Juvenile osteochondritis is a condition mainly affecting children 10–15 years old who are physically active. It causes symptoms like pain, swelling, and reduced mobility. Most children recover well after a period of resting and limiting activities.

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Juvenile osteochondritis is a condition affecting the joints and its main symptoms include pain and lack of joint mobility. The knees are the most common joints affected, but juvenile osteochondritis can also affect the elbows and ankles.

The condition is more common in adults than children. When it affects children, it’s called juvenile osteochondritis and typically affects children between the ages of 10 and 15 years. Treatment usually involves limiting activity for a period of time and physical therapy, but less commonly, treatment may include surgery.

If your child is diagnosed with juvenile osteochondritis, you likely have many questions and concerns. Read on for what parents need to know about juvenile osteochondritis, including symptoms, causes, treatment, and what the outlook is for children diagnosed with this condition.

Juvenile osteochondritis is a condition where a small piece of bone becomes separated from the rest of the bone at the joints. Most cases of juvenile osteochondritis involve the knee, but the ankle, elbow, shoulder, and hip can also be affected. Juvenile osteochondritis is most likely to affect children because their growth plates haven’t yet closed.

It’s not entirely clear how many children are affected by the condition, but it’s been estimated that 15–29 children out of every 100,000 have the condition. It’s more likely to affect children who are physically active, such as in organized sports.

Symptoms vary from one child to another, and some children may not have symptoms at all. Symptoms are often worse while the child exercises or is active. Some of the common symptoms of juvenile osteochondritis include:

  • pain and swelling at the joint
  • tenderness when touched
  • lack of joint mobility
  • “locking” of the joint
  • a cracking sound during movement

The exact cause of juvenile osteochondritis is not known. But researchers have proposed a few possible causes, including:

  • repetitive trauma to the joint
  • inflammation
  • genetic propensity or family history
  • decreased blood flow to the joint
  • abnormal bone ossification (bone formation)

Children who play sports, especially highly competitive sports, are at greatest risk of developing juvenile osteochondritis. Sports that involve weight bearing, repetitive throwing, or gymnastics also increase risk. Male children are more likely to experience juvenile osteochondritis than female children.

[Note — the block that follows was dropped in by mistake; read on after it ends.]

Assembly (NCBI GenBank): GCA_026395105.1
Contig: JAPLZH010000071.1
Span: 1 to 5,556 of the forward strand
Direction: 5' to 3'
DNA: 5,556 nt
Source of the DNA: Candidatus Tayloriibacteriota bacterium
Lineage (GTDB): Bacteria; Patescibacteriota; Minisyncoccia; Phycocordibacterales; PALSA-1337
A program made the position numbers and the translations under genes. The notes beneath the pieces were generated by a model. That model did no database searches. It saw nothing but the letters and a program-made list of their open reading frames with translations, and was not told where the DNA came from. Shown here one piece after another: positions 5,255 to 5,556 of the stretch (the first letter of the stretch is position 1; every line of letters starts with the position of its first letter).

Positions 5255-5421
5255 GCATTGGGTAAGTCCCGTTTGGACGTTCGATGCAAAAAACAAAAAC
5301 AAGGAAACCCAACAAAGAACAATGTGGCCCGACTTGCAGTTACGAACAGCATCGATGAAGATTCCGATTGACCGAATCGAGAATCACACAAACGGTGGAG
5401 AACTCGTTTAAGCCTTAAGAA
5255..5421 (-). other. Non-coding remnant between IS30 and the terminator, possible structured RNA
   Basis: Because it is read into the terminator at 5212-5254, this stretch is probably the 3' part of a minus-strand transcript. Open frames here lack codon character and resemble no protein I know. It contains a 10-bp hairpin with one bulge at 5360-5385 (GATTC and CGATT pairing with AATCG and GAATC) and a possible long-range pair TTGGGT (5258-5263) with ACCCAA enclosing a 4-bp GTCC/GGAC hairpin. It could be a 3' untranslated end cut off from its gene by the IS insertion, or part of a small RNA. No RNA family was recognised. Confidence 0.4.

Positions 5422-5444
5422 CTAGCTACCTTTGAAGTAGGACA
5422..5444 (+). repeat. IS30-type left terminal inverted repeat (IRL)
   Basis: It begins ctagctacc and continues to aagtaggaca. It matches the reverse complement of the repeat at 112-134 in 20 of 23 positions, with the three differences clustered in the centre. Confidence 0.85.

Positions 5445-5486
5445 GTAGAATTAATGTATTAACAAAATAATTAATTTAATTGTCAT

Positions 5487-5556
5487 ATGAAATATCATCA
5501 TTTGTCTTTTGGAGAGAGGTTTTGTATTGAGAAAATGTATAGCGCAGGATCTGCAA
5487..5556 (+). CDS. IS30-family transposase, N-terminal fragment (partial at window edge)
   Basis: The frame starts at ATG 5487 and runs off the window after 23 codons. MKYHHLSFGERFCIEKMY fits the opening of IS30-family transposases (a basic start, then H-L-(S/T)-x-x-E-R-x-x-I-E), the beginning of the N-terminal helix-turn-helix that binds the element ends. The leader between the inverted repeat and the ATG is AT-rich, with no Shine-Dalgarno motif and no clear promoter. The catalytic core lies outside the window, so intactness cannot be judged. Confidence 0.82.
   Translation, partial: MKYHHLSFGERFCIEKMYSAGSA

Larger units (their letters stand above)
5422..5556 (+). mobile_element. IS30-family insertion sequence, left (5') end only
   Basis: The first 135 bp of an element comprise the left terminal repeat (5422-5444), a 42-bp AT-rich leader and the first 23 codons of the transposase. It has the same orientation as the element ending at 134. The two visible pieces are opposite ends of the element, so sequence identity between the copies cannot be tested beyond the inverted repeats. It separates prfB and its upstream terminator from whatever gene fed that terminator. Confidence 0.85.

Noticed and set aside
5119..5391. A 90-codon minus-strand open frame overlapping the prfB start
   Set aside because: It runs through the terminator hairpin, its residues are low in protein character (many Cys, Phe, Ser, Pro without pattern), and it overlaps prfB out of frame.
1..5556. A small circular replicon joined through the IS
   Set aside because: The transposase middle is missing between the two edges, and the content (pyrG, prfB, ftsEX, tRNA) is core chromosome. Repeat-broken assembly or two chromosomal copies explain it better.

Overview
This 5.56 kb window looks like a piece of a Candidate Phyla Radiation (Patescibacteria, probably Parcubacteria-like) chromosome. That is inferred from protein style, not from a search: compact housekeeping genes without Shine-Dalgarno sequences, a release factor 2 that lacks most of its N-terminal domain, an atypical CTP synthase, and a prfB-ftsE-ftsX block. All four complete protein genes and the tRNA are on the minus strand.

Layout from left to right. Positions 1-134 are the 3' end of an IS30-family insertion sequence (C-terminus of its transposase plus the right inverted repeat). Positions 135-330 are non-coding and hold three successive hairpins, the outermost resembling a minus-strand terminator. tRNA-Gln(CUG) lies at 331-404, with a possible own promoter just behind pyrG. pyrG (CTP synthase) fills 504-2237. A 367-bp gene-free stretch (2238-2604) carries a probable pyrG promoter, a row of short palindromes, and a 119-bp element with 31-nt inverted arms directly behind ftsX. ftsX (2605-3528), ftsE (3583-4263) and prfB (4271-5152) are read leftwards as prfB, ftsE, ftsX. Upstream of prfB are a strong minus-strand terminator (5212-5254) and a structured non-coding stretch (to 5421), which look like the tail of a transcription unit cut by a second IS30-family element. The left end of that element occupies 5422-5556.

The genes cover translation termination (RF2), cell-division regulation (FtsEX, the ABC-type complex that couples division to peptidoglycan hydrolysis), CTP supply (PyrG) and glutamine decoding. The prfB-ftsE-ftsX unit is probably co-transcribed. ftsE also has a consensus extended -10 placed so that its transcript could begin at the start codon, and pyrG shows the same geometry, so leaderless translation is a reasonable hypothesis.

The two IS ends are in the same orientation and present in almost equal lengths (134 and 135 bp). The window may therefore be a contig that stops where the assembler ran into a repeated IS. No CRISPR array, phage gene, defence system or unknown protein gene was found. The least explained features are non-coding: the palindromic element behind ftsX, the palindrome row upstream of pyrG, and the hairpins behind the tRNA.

Besides the immediate complications such as pain, swelling, lack of mobility, and the need to refrain from physical activity for a period of time, children whose juvenile osteochondritis is not properly treated may be more likely to experience early-onset osteoarthritis.

Treatment for juvenile osteochondritis varies depending on the child’s age and how severe their condition is. The gold standard treatment for juvenile osteochondritis is “conservative management.” This involves:

  • limiting activities, including any sports or weight-bearing activities
  • use of a brace on the joint
  • physical therapy
  • rest

According to the Academy of American Pediatrics (AAP), about two-thirds of adolescents with juvenile osteochondritis do well with conservative management and heal well. The rest may need further intervention, including surgery. Surgery is successful about 90% of the time and involves a shorter recovery time, as per the AAP.

The majority of children with juvenile osteochondritis do well. This is especially true of younger children who are still growing. Older children and adults typically have more trouble healing on their own and may need interventions like surgery.

Usually, children are given a course of conservative management treatments, such as limited activity, rest, and use of a brace for 3 months or so. Surgery may be necessary if the child’s condition doesn’t improve.

Most children visit their pediatrician with complaints of joint pain, swelling, and limited mobility. In order to diagnose juvenile osteochondritis, a pediatrician will likely examine the affected joint or joints and assess areas of tenderness, along with the joint’s range of motion.

If your pediatrician suspects juvenile osteochondritis, they will need to confirm it by using diagnostic imagery to visualize the inside of the joint. The following imaging techniques are used to diagnose juvenile osteochondritis:

How does juvenile osteochondritis affect girls vs. boys?

When boys get juvenile osteochondritis, it’s more likely to happen in their knees or elbows, whereas girls are more likely to experience it in their ankles.

Do young children get juvenile osteochondritis?

It’s rare that a child under the age of 10 will get juvenile osteochondritis. Likewise, osteochondritis rarely affects adults over the age of 50.

Does juvenile osteochondritis affect more than one joint?

Juvenile osteochondritis usually affects one joint, but it affects more than one joint about 25% of the time.

Juvenile osteochondritis is a joint condition that mainly affects tweens and teens between the ages of 10 and 15. Although it can cause pain, discomfort, and restrict activities, it isn’t life threatening. Most children recover with simple treatments like rest, the use of a brace, and limiting activities until healing takes place.

If you have any further questions or concerns about juvenile osteochondritis, please reach out to your child’s pediatrician or healthcare professional.